The Collective Illusion Of Commuting

Dr Stuart Woolley
CodeX
Published in
7 min readNov 4, 2023

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Realisations really do strike home when the familiar actions cease.

“Image generated using OpenAI’s DALL·E.”

Armchair psychology is something that comes up a lot in the Grand Game of Software Engineering as the moves played on the game board of your engineering life are motivated by a surprisingly small number of guiding principles.

We not only require to be paid sufficiently for our knowledge and experience but also would quite like to be treated more like functioning human beings and not resource cogs in the corporate machine or errant schoolchildren in a dated public school.

With those tenets in mind it’s also important to look at the psychology that pervades the modern workplace¹ for, on suitably close examination, it really does look like that many of the facets of modern corporate “culture”, HR doctrine, and general dysfunction haven’t come into existence entirely by accident.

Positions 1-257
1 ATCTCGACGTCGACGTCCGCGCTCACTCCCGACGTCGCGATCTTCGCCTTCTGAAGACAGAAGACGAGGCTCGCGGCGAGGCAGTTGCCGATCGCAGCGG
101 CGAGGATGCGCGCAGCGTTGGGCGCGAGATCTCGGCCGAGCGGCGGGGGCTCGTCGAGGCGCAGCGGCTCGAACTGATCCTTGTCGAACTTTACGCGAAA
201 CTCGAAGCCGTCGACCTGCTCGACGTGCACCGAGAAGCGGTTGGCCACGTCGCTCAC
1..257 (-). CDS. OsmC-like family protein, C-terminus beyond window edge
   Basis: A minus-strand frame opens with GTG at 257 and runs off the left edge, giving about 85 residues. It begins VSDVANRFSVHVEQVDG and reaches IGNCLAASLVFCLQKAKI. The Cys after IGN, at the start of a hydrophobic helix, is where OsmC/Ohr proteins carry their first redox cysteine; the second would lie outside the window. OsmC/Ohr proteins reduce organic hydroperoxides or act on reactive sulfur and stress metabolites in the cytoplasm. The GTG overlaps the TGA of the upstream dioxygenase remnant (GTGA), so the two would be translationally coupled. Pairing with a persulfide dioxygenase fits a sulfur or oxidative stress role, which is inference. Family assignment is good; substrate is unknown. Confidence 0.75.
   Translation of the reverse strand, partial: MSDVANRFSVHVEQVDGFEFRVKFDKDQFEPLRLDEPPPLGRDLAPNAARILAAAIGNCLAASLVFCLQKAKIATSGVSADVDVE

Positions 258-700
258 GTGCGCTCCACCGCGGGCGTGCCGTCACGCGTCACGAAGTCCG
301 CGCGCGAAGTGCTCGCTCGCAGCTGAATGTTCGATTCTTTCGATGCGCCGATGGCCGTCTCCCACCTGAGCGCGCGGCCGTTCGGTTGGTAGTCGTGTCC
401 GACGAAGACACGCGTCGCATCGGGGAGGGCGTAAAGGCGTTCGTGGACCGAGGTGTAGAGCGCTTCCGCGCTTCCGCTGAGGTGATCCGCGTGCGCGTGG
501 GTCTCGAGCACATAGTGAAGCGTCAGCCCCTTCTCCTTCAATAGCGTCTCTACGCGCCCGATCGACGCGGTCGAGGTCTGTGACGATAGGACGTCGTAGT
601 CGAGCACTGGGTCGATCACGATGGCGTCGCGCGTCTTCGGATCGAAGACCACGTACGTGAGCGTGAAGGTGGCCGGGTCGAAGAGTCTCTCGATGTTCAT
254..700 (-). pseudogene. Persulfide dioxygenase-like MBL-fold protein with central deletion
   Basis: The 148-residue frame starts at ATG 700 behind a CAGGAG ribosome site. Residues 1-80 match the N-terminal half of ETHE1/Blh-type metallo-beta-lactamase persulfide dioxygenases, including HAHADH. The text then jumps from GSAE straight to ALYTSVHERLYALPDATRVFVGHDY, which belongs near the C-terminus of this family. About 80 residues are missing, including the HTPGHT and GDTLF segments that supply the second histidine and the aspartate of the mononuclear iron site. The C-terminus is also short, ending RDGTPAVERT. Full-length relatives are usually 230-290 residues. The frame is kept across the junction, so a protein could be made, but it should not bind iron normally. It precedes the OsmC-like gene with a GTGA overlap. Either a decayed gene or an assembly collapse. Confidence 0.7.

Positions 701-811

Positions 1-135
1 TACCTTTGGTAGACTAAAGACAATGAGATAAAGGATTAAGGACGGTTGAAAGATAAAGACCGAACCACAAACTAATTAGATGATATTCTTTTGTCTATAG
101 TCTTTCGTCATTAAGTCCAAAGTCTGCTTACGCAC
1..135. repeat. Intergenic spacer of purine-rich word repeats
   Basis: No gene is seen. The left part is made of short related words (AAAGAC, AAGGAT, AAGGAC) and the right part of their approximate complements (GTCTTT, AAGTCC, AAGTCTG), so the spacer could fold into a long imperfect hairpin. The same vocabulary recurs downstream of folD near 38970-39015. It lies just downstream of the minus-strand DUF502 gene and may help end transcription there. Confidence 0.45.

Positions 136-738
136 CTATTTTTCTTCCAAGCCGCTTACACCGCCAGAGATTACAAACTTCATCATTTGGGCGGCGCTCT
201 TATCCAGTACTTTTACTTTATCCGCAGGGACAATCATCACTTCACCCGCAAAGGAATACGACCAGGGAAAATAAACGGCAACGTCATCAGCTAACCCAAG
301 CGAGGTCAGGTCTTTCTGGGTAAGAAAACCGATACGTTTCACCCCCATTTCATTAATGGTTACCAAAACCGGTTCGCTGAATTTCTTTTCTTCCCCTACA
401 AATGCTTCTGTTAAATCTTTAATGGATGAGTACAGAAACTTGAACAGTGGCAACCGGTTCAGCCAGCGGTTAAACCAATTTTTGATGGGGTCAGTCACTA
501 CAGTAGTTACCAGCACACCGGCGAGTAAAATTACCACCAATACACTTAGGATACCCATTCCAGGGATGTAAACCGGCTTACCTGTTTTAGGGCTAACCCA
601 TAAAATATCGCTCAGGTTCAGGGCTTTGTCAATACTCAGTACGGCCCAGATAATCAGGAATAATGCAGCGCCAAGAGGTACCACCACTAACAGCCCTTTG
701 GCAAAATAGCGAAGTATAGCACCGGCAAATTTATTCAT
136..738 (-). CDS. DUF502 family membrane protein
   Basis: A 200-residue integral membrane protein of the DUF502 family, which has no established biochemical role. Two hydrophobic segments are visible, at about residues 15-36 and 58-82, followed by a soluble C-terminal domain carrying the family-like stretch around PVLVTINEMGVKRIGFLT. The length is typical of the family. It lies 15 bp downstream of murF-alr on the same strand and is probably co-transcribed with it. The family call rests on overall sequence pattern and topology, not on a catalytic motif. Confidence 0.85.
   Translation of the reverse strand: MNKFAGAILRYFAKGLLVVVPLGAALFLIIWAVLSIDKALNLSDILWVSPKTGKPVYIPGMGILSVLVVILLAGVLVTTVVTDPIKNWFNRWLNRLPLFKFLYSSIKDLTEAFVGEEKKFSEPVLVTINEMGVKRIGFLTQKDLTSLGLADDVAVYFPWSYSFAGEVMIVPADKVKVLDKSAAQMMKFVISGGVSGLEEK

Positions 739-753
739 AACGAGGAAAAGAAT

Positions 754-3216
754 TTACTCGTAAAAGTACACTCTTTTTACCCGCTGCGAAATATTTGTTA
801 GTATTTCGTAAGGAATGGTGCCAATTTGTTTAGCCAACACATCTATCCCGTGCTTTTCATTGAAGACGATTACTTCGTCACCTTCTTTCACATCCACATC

Rules, like the principles of “agile” software development, build up exponentially over time, become unnecessarily complex and therefore incredibly obfuscated, and like much process just really get in the way of actually getting something done.

Employee rulebooks become tomes instead of pamphlets such that every minor interaction, every keystroke, every word uttered in the physical, and increasingly non-physical, work period becomes monitored, recorded, and examined in due course.

Trust becomes a thing of the past when dictatorial tyranny replaces it as it’s just easier to lay down 100 rules and enforce compliance through surveillance and the stick rather than to trust the adults employed to be normal functioning humans and do what it says on their contract.

Such is the work environment we suffer today.

I’m almost as interested in psychology², with regard to the modern workplace, than in the philosophy of why we do things at all and something really struck me while I was watching the video below, a few days ago.

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Dr Stuart Woolley
CodeX

Worries about the future. Way too involved with software. Likes coffee, maths, and . Would prefer to be in academia. SpaceX, Twitter, and Overwatch fan.